Succeeding With Narcolepsy
Famous Narcoleptics and Famous People with Narcolepsy
( Alex Wong, Getty Images for Meet the Press )
Politician Harold Ickes suffered from the plagues of narcolepsy. For 10 plus years, Ickes took massive doses of Dexedrine. (Sources: AboutNarcolepsy.org and NY Times)
Harold McEwen Ickes
White House Deputy Chief of Staff for President Bill Clinton.
From the New York Times Magazine Article "Bill Clinton's Garbage Man" written by By Michael Lewis Published: September 21, 1997
...From the moment Ickes arrived at the White House he was the guy everyone else in the room noticed scribbling notes. Even after the Whitewater hearings, when it was clear that anything you put down on paper could be held against you, Ickes kept scribbling away. He couldn't have been more conspicuous about it: he scribbled his notes standing up! It gave him the air of a man who refused to join the crowd, but the main reason Ickes stood through meetings was to avoid falling asleep.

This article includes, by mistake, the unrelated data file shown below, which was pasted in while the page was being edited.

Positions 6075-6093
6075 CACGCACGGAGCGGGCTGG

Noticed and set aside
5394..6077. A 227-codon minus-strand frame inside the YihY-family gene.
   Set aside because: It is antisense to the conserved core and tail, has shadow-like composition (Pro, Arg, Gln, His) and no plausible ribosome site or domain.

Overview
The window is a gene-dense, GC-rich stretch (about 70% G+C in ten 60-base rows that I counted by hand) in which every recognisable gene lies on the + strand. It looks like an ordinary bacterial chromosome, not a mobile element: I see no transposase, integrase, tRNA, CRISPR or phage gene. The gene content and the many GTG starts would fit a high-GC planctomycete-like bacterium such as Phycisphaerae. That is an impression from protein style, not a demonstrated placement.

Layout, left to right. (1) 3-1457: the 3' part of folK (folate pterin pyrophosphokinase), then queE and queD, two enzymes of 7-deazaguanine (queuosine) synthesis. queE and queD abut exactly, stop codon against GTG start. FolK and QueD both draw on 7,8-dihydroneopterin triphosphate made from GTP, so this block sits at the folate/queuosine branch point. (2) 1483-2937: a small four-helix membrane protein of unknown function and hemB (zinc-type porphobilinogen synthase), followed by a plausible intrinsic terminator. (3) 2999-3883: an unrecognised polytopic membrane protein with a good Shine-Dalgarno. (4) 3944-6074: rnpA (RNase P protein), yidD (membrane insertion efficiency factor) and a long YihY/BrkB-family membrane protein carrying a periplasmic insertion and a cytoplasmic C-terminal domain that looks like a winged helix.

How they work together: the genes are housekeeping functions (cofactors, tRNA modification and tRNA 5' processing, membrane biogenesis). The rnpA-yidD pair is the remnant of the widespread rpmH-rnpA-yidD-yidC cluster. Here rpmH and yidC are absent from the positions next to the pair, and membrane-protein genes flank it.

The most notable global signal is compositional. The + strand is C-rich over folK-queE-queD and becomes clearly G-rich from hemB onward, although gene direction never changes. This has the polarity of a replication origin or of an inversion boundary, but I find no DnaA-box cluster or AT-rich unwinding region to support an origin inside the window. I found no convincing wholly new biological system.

When he was 25, Ickes had entered Columbia University Law School and promptly contracted -- if that is the right word -- narcolepsy. For 10 years or so Ickes took massive doses of Dexedrine. Five milligrams of the stuff would wire a normal person for 48 hours; Ickes swallowed 60 milligrams a day to keep himself awake. At the White House Ickes had a special terror of falling asleep in the Oval Office. He imagined a day when a pride of Cabinet members would be sitting around the yellow sofas, Al Gore would be going on about the ozone layer and whoosh ... he'd be nodding off on his feet like some giant flamingo. He says: ''It's hard to fall asleep on your feet but it can be done.Just give me a nice, dark cozy corner.'
Harold Ickes attended Stranford University and Columbia Law School
Born: September 4, 1939, Baltimore, MD. Education: Columbia Law School, Stanford University